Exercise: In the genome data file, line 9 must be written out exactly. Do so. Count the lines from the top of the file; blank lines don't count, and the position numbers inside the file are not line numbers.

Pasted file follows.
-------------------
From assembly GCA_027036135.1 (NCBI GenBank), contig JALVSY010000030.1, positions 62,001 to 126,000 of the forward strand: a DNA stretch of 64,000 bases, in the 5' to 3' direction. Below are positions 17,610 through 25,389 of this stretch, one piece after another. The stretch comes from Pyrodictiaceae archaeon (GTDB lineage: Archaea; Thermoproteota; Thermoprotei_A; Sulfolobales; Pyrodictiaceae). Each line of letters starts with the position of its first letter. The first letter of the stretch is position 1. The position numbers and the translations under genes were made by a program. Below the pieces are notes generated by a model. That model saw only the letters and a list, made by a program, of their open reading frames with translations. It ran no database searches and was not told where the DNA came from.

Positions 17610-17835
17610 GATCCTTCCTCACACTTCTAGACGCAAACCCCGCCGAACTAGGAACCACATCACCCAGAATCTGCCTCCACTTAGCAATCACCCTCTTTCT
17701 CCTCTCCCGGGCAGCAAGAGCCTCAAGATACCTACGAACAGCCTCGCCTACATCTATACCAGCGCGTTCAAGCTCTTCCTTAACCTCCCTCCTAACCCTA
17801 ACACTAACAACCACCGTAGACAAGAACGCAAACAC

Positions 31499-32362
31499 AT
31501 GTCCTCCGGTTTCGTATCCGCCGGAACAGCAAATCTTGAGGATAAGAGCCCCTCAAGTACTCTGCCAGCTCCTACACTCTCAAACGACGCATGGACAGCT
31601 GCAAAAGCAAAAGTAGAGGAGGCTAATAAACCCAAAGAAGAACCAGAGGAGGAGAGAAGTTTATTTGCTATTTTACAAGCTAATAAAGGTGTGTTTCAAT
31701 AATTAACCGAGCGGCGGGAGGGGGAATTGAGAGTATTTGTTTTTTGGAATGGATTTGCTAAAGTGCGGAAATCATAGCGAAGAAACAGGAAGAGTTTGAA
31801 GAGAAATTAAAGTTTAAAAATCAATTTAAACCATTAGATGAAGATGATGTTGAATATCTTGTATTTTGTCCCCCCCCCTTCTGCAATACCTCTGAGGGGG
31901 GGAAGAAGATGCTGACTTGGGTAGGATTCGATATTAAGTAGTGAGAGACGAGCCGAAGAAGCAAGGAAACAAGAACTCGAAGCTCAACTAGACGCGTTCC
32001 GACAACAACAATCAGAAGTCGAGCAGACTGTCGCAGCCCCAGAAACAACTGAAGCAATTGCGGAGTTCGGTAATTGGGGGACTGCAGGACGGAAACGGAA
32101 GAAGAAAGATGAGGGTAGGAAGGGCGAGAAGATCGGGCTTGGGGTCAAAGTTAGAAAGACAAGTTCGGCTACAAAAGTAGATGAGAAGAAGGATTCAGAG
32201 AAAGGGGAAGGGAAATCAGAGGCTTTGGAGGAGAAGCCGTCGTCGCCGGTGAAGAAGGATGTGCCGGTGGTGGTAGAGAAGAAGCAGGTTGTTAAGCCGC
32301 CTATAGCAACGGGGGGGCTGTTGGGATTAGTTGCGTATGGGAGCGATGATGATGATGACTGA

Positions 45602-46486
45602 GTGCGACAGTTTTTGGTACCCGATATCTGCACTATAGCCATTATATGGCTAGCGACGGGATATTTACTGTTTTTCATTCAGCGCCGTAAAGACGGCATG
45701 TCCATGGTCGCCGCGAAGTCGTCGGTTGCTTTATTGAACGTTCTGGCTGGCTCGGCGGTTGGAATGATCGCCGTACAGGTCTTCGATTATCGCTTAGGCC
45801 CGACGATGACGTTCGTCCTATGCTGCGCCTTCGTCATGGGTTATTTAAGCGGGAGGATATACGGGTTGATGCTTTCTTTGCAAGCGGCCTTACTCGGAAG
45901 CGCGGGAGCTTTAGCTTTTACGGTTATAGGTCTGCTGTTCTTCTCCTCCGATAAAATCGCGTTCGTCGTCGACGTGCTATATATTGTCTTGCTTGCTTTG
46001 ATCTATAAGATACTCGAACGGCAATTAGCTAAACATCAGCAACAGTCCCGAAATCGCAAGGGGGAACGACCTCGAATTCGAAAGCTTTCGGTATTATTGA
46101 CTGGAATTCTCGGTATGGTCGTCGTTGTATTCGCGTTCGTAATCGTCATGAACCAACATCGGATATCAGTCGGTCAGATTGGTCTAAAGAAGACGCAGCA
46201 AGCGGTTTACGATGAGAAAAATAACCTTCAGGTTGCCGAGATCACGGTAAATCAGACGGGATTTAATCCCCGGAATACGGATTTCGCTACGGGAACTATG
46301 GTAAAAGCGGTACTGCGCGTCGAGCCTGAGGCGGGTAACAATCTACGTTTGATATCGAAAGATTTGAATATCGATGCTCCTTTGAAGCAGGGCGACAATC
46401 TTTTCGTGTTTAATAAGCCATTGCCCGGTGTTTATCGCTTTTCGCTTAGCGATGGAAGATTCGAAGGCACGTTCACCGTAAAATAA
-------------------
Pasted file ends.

31601 GCAAAAGCAAAAGTAGAGGAGGCTAATAAACCCAAAGAAGAACCAGAGGAGGAGAGAAGTTTATTTGCTATTTTACAAGCTAATAAAGGTGTGTTTCAAT